June 12 – August 30, 2015
FORUM 036: Monika Höfler – Russian Summer

In August 2012, Monika Höfler from Munich travelled to a dacha colony near the Russian city of Kazan on the Volga River. This is where she shot documentary photos and portraits to document life in Russia’s cottages in the country – the location for one of the country’s greatest cultural phenomena. These cottages are collective places of retreat, far removed from urbanization, corruption, and capitalism. Russians spend the summer months in a dacha to experience a brief period of spiritual and material freedom. The dacha season in Russia begins on May 9. The daily lives of each individual 'dachnik', as the residents are called, follow a virtually identical pattern and consist of living the simple life – swimming, taking saunas, sitting around with friends, drinking vodka – and soaking up the beautiful summer weather.

And yet a glimpse behind the scenes reveals some significant differences between the lives of the neighbors. Monika Höfler’s images expose considerable social inequality telescoped into a very small space – mirroring the state of Russian society as a whole. In the dacha colony, people whose lives involve a daily fight for survival in harsh conditions live cheek by jowl with the nouveau riche who make no secret of their immense riches and flaunt their wealth for all to see.

Monika Höfler has taken us right to the heart of this special world with her numerous portrait photos, including:

... Pasha, the founder of a small ad agency, and his family
... Farida, a lawyer who no longer needs to work, and her husband Vladimir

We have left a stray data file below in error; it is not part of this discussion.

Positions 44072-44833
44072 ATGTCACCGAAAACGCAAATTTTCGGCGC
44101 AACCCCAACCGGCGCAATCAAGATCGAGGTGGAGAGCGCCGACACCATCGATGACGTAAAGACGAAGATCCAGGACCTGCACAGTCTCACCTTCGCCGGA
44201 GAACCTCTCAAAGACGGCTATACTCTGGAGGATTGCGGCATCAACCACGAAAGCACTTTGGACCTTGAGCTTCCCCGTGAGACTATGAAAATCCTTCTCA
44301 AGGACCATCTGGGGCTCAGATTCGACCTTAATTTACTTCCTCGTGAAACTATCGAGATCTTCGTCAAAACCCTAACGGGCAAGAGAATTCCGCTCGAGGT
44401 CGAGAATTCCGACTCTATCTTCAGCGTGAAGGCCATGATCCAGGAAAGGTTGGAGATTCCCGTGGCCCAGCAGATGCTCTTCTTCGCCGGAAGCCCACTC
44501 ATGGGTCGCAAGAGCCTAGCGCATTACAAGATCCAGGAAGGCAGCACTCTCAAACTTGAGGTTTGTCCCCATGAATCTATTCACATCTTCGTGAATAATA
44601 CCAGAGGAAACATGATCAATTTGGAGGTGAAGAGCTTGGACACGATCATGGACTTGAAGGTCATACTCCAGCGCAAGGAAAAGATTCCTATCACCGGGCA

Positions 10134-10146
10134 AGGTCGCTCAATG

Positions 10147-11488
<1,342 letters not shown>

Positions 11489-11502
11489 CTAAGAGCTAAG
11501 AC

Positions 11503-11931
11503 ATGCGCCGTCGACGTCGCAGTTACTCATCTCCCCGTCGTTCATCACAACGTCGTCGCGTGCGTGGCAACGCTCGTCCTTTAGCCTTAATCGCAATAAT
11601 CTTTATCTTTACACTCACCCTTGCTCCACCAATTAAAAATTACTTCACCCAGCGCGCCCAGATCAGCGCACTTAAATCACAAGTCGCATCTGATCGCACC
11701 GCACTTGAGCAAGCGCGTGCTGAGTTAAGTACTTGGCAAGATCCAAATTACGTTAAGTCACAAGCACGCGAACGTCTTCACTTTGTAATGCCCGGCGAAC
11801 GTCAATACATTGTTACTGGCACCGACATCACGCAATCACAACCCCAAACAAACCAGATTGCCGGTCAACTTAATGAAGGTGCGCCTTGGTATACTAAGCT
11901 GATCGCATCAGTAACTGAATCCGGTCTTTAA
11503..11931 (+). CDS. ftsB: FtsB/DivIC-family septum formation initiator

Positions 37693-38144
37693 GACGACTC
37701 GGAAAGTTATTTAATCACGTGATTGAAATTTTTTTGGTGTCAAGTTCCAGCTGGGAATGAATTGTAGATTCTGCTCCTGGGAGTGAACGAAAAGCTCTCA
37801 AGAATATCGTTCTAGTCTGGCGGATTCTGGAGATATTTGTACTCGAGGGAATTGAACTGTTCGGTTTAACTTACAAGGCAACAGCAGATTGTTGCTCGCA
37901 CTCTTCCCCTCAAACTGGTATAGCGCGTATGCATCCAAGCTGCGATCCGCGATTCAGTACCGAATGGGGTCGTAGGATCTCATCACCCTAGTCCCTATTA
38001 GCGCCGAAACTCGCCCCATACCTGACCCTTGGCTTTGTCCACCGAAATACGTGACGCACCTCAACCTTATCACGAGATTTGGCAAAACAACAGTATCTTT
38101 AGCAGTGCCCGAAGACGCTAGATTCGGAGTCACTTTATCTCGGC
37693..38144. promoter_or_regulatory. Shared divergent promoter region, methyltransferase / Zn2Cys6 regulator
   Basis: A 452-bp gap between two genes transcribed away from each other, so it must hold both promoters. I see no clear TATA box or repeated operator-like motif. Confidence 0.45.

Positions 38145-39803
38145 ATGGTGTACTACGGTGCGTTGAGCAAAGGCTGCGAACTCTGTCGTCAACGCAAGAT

... Alexei Nikolaevich Solopov, who brokers Uzbek immigrant laborers
... Khamil Shaydarov, an oligarch from Kazan, with his poor neighbors

Despite many striking differences between these Russians, Monika Höfler’s documentary and portrait photos provide profound insights into their cheerful, relaxed, and carefree attitude toward life, a mindset that remains alien to many westerners.


Monika Höfler (b. 1977 in Gräfelfing near Munich) studied at the Staatliche Fachakademie für Fotodesign (State Academy for Photographic Design) in Munich from 1998 to 2001, and then worked as an assistant to portrait, fashion, and news photographers.

She has worked as a freelance photographer since 2002 for international magazines and agencies, including Geo, Stern magazine, The New York Times, and the Süddeutsche Zeitung.

Monika Höfler has received many accolades for her photography. She was nominated for the Henri Nannen Award (2010) for her ‘Life without Ritalin’ series about children with ADHD and won the German Photobook Gold Prize in 2012 for her publication ‘Sight-Seeing’.